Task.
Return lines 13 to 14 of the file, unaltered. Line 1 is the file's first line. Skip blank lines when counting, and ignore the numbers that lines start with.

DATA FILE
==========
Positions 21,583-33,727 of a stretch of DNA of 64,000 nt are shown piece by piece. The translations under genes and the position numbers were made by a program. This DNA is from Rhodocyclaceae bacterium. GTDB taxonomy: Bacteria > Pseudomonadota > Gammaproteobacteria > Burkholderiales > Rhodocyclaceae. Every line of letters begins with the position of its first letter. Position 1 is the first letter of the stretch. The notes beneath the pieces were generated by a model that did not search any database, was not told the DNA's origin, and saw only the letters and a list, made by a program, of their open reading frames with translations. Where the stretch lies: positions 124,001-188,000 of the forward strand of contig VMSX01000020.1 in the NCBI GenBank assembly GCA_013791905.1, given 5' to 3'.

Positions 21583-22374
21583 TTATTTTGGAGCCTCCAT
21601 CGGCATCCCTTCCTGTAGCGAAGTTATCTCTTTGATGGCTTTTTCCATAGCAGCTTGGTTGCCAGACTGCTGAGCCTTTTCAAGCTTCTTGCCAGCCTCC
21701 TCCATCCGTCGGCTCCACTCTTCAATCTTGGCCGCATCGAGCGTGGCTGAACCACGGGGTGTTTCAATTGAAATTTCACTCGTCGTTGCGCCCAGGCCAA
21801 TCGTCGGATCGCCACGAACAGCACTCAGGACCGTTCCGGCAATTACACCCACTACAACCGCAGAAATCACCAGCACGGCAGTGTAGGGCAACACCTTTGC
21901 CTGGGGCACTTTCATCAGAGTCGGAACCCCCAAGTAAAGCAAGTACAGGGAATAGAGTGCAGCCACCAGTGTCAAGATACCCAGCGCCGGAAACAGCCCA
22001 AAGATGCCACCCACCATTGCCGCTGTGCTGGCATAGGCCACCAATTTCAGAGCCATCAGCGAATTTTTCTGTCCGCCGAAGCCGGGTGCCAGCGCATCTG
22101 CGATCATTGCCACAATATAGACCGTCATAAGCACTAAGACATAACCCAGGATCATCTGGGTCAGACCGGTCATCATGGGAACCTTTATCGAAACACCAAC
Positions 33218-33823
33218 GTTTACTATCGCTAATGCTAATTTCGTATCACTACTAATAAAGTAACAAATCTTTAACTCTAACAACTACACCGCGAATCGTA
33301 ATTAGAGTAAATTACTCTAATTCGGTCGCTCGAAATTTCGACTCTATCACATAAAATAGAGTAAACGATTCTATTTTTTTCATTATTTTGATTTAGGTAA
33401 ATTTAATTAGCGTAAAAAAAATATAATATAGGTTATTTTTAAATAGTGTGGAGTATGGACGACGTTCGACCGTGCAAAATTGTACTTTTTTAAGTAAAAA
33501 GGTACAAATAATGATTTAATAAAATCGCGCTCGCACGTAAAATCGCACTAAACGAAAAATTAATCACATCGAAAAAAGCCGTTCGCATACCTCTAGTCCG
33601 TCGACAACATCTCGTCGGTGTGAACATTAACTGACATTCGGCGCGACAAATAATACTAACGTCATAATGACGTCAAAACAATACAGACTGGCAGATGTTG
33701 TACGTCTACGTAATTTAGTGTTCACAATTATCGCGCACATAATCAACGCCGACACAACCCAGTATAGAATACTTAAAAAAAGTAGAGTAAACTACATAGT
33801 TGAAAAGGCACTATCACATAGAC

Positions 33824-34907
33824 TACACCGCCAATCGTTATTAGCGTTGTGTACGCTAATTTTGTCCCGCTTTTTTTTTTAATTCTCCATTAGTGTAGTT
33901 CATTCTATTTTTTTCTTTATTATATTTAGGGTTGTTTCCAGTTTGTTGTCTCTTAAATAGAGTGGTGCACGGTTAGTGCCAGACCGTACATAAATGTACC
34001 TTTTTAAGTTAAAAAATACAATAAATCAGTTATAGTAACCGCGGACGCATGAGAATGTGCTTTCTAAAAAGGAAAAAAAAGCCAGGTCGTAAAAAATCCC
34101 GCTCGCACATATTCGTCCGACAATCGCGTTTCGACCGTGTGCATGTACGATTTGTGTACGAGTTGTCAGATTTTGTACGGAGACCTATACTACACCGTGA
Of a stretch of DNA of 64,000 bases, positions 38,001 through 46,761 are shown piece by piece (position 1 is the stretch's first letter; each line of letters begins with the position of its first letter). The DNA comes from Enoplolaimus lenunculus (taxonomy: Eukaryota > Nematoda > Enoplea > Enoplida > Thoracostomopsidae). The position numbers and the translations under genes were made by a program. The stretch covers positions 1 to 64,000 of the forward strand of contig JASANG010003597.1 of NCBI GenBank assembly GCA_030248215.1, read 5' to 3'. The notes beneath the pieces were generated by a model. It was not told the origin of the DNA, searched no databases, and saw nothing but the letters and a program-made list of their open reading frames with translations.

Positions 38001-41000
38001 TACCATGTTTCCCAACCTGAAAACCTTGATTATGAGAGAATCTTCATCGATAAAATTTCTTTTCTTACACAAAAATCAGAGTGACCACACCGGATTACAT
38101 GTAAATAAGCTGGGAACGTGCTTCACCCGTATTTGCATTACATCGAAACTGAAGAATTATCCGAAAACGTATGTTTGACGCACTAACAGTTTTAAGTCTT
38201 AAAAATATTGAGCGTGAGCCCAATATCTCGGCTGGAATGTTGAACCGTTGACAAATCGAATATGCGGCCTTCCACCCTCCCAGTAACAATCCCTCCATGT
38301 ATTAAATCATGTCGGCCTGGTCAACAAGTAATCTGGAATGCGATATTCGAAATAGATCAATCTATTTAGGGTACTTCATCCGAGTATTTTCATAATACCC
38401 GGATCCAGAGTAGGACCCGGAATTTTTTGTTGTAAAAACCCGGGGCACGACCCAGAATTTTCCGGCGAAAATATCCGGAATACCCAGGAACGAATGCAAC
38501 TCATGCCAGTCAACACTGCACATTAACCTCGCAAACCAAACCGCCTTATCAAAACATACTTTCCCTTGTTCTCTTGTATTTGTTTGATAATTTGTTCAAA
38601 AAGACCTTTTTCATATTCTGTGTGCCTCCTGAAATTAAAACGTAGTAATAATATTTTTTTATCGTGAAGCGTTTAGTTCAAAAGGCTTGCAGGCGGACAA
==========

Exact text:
33401 ATTTAATTAGCGTAAAAAAAATATAATATAGGTTATTTTTAAATAGTGTGGAGTATGGACGACGTTCGACCGTGCAAAATTGTACTTTTTTAAGTAAAAA
33501 GGTACAAATAATGATTTAATAAAATCGCGCTCGCACGTAAAATCGCACTAAACGAAAAATTAATCACATCGAAAAAAGCCGTTCGCATACCTCTAGTCCG